1 Timothy 5:3-16 (NKJV): “Honor widows who are really widows. But if any widow has children or grandchildren, let them first learn to show piety at home and to repay their parents; for this is good and acceptable before God. Now she who is really a widow, and left alone, trusts in God and continues in supplications and prayers night and day. But she who lives in pleasure is dead while she lives. And these things command, that they may be blameless. But if anyone does not provide for his own, and especially for those of his household, he has denied the faith and is worse than an unbeliever. Do not let a widow under sixty years old be taken into the number, and not unless she has been the wife of one man, well reported for good works: if she has brought up children, if she has lodged strangers, if she has washed the saints’ feet, if she has relieved the afflicted, if she has diligently followed every good work. But refuse the younger widows; for when they have begun to grow wanton against Christ, they desire to marry, having condemnation because they have cast off their first faith. And besides they learn to be idle, wandering about from house to house, and not only idle but also gossips and busybodies, saying things which they ought not. Therefore I desire that the younger widows marry, bear children, manage the house, give no opportunity to the adversary to speak reproachfully. For some have already turned aside after Satan. If any believing man or woman has widows, let them relieve them, and do not let the church be burdened, that it may relieve those who are really widows.”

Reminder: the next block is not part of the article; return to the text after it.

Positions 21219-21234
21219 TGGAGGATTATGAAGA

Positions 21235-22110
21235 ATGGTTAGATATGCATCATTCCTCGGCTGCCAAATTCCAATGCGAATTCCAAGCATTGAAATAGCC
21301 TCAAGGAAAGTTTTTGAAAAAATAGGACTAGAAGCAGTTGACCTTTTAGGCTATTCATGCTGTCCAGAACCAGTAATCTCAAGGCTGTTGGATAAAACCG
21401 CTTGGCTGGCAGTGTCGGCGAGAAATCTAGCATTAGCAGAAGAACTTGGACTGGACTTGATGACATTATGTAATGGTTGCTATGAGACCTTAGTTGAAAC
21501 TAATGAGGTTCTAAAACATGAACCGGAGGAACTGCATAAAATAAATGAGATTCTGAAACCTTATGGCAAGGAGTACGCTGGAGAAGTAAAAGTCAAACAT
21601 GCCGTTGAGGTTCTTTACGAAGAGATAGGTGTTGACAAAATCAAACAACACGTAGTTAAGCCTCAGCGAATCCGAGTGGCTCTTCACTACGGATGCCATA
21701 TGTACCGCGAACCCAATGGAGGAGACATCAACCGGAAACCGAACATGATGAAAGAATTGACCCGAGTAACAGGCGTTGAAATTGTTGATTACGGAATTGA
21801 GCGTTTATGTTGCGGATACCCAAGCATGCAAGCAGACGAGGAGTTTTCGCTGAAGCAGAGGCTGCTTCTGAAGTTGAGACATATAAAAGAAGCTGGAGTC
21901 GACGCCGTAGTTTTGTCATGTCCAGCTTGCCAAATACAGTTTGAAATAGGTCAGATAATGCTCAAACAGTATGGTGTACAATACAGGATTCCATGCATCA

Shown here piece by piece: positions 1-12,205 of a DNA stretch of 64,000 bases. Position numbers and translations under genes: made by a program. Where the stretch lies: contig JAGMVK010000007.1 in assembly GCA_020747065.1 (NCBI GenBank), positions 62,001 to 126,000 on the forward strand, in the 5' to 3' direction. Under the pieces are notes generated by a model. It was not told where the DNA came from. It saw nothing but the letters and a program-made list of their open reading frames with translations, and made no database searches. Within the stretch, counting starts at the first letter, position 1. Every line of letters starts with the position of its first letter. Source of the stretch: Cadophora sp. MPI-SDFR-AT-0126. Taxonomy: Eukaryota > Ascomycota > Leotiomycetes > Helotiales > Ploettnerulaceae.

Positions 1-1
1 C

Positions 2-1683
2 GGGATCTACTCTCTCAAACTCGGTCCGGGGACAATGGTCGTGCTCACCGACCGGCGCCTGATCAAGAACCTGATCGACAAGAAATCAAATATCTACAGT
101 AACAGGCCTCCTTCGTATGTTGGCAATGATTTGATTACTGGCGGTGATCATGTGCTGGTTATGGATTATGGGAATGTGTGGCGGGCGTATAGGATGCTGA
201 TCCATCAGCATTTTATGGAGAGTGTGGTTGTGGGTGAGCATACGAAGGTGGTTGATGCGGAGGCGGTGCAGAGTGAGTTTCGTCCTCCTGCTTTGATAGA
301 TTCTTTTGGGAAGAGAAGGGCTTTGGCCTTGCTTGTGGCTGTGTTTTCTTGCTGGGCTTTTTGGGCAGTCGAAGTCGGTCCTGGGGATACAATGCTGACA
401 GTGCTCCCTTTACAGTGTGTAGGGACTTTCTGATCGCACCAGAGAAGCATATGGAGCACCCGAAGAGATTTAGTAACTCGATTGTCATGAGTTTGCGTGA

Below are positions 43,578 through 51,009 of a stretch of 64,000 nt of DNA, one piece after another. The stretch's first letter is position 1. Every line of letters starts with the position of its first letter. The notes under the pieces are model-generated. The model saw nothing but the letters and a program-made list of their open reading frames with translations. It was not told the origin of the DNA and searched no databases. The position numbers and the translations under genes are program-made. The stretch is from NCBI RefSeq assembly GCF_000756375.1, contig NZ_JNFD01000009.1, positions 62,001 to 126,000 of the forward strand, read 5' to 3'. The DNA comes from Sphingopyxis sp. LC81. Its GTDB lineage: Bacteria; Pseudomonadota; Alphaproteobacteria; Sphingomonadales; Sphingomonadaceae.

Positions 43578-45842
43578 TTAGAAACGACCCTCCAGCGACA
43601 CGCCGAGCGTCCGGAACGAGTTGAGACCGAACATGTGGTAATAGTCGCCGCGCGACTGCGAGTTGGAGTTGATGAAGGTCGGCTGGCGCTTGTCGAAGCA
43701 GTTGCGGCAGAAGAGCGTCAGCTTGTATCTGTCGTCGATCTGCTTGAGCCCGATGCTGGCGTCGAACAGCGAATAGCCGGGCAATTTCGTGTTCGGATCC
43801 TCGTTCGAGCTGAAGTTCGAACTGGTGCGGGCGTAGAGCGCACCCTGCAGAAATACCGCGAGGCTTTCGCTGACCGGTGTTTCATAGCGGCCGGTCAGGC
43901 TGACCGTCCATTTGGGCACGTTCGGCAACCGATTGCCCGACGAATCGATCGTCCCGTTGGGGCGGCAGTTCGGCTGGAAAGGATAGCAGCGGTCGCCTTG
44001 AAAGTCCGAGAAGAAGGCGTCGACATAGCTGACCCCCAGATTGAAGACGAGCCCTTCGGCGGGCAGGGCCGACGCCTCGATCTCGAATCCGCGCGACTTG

Paul’s detailed instructions highlight several principles:

  • Family Responsibility: Families should care for their widowed members to ensure the church is not overburdened.
  • True Widows: Those truly in need and devoted to God should be supported by the church.
  • Character and Conduct: Widows receiving support should exhibit godly character and engage in good works.

Practical Guidelines for Caring for Widows Today

  1. Community Support and Involvement

The church should actively engage in supporting widows through community involvement and practical assistance.

James 1:27 (NKJV): “Pure and undefiled religion before God and the Father is this: to visit orphans and widows in their trouble, and to keep oneself unspotted from the world.”

Visiting and providing for widows in their distress is a mark of true religion, demonstrating God’s love in tangible ways.